But Crain makes it clear that it is a mistake to lump all dealers into a single group and to make general assumptions about what individual dealers need to do to succeed in the future.
“While a reduction in the number of operating dealers is inevitable,” he explains, “what we all need to under-stand is that what’s right in a certain area of the country is not necessarily right for another area of the country. It truly varies area by area. The California ag market is a whole lot different from Iowa or Illinois, which is a whole lot different from that in Northeast. One strategy will not fit all dealers. Each situation must be looked at individually.”
Crain agrees that 5 years down the road ag equipment dealers will not look and operate as many do today. But successful dealers may take very different paths.
“I strongly believe what’s good for the Midwest industry is not necessar-ily right for the Northeast. Is not right for the Southeast. Is not right for the West Coast.”
Crain exclaims that, “What’s real-ly fun about this industry, from my vantage point, is that it is truly an eclectic industry and as a result, our dealers are eclectic. One size shoe does not fit all.”
It Comes Down to Performance
When all is said and done, per-formance and results ultimately tell the story.
“There’s no magic to it,” Crain says. “Obviously we have industry numbers on what is being generated in each dealer’s area of responsibility. It doesn’t take a rocket scientist to figure it out. If you look at the indus-try dollars generated in an area and you see three other competing deal-ers in the same area, you know that , in some situations, there’s no way that all of these stores can profitably maintain a business in that area in the long term.
Some Advice for Expanding Dealers
For dealers looking to expand their operations, Crain offers his thoughts on some critical issues they’ll need to consider.
“Capital is obviously one of the most critical areas. You can only grow as fast as you can fund the growth. Sounds simple enough, but poor capitaliza-tion has been the downfall of many attempts to grow a business. It’s essen-tial that you have enough operating investment to support sales volume. And likewise, if there is adequate working capital, it is equally essential that it is properly managed.
“Our guidelines show that dealers need an operating investment of$125,000 for every $1 million in sales revenue. So, if you are adding a new location with sales of $4 million, you’ll need about $500,000, not including land and buildings. A multi-store location must be funded to support planned sales volume.
“Another key requirement for expansion is to build a skilled staff and match their skills to their roles and responsibilities. At times, that means assuming the role similar to a CEO — being able to distinguish between man-aging the minute details versus the big picture or somewhere in between. It means listening as much as you speak. It means having a company philoso-phy or culture that the staff buys into and follows.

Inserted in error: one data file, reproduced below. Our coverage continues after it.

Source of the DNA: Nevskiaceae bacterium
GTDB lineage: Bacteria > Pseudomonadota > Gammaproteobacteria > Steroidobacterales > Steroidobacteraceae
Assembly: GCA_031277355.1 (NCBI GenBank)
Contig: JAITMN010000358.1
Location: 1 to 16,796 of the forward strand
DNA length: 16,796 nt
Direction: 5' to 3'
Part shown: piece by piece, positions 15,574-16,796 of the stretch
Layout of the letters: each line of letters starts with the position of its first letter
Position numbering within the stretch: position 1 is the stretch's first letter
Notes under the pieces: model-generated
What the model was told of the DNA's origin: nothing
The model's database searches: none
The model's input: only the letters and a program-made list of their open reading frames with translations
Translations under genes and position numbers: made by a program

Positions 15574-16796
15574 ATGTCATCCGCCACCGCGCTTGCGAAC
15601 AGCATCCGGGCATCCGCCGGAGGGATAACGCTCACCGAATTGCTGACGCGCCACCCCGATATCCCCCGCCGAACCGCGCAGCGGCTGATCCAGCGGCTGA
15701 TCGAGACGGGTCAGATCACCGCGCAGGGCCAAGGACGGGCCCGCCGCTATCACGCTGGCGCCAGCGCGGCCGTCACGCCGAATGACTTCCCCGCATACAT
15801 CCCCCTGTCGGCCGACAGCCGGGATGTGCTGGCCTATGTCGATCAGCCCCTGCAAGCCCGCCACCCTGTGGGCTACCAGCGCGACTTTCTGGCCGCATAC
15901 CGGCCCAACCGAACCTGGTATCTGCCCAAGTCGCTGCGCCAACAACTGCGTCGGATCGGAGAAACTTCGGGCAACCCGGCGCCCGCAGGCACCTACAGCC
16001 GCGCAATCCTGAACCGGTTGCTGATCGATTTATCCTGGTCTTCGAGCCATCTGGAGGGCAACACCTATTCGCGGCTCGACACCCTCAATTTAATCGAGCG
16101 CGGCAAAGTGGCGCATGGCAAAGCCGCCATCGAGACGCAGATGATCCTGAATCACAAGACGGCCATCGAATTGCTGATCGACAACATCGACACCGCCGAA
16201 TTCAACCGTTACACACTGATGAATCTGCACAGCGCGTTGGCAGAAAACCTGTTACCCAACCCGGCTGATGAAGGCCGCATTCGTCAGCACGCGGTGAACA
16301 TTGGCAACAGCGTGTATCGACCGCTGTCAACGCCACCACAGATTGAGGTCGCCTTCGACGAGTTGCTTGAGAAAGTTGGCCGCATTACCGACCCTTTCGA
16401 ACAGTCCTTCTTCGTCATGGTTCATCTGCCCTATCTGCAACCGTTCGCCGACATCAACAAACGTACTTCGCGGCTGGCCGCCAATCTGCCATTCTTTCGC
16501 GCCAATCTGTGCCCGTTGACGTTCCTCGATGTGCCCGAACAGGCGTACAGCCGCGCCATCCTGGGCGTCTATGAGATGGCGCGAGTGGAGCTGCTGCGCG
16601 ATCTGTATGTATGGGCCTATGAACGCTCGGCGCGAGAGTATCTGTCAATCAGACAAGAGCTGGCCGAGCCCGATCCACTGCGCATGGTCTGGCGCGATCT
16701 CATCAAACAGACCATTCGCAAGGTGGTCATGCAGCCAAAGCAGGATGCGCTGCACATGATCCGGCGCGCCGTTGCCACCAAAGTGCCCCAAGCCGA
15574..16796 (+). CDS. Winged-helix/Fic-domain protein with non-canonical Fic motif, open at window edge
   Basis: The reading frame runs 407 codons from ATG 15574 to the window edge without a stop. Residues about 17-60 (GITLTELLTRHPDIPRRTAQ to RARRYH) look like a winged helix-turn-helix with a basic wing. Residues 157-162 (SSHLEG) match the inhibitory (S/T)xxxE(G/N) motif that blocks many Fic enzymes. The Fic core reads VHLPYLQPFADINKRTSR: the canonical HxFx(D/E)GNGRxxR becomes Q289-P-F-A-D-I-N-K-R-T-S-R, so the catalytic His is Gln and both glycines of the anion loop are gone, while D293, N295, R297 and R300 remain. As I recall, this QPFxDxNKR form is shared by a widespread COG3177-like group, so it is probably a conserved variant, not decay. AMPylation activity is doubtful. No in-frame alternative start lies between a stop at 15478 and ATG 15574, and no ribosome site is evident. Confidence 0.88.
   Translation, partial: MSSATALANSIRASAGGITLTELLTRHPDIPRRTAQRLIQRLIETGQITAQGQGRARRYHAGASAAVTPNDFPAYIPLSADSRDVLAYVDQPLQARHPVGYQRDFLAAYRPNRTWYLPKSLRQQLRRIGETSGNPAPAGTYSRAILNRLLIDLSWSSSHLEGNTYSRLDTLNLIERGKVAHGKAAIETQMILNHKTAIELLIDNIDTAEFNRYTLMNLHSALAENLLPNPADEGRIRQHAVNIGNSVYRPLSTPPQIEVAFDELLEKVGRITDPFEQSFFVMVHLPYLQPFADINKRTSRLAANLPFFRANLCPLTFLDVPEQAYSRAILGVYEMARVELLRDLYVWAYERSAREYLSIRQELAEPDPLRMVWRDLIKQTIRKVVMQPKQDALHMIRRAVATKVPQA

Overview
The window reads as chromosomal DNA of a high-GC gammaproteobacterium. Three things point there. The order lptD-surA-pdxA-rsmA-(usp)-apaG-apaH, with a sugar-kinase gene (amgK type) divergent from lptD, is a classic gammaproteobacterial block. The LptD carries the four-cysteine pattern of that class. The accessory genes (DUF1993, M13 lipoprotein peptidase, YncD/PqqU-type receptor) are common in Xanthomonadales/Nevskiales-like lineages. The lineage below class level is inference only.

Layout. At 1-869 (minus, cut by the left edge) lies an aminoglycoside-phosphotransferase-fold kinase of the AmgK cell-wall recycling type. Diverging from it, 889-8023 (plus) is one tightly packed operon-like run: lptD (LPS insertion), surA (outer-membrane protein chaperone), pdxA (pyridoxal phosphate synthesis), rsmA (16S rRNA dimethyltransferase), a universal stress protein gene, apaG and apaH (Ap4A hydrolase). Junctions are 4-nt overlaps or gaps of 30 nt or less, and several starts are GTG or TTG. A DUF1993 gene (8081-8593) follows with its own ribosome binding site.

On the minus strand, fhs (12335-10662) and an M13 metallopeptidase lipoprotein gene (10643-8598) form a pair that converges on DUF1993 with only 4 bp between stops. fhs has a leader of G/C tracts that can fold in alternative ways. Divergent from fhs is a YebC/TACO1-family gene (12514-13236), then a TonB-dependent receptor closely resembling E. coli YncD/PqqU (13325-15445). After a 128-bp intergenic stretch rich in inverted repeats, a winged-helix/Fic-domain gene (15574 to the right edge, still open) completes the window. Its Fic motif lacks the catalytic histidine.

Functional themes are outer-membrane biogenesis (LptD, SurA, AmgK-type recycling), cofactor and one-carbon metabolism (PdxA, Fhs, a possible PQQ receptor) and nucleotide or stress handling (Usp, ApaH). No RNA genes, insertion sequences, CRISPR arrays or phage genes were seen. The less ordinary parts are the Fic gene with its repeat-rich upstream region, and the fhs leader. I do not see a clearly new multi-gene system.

“Staff and organizational planning is a critical — and a very sensitive topic. For companies that are expanding, I strongly encourage a well thought out ‘transition plan’ that incorporates your strategies and policies into the acquired organizations. There should be ‘one’ benefits program and ‘one’ pay and incentives program, and a good system to measure and track employee performance.
“As multi-store organizations increase, one must recognize the need for more professional, as well as technical, expertise. Computer literacy through-out the organization is a critical requirement.
“There is also the need to establish financial management accountability, including cost control, at every location. Key managers must be responsible for asset management and expenses. And these managers should be involved in a ‘by location’ budget process.
“If you make the decision to be one of the survivors in this industry through expansion, make certain that you do it with eyes wide open. “
“The dealer must be viably prof-itable. Without a doubt, it has to be good for him. And if it’s good for him, it’s typically good for us.”
Succession Planning Concerns
Another issue causing dealers con-cern is that of succession planning, turning over a developed business to a family member or even selling an the concern to a willing buyer. Dealers continue to report that the manufacturers have often succeeded in thwarting a sale to satisfy their consolidation interests.
Crain is familiar with this dealer fear too, and says, “At New Holland I don’t know of any situations where we’ve told a dealer you can’t leave it to your kids or grandkids.”
From Crain’s perspective, many of these situations boil down to the manufacturer-dealer relationship.
“Without a doubt, part of the working relationship is to have discussions like these and say ‘Mr. or Mrs. Dealer, you’re responsible for a total universe of only $6 million. There are two other competitors here in the area and you’re compet-ing with them for a slice of that $6 million pie. With all the overhead of a pure, stand-alone dealership, it’s going to be extremely difficult, if not impossible, for you to do succeed without specific actions.’ We do have these types of discussions. Again, I think that’s what good manufacturer-dealer relationships are all about.”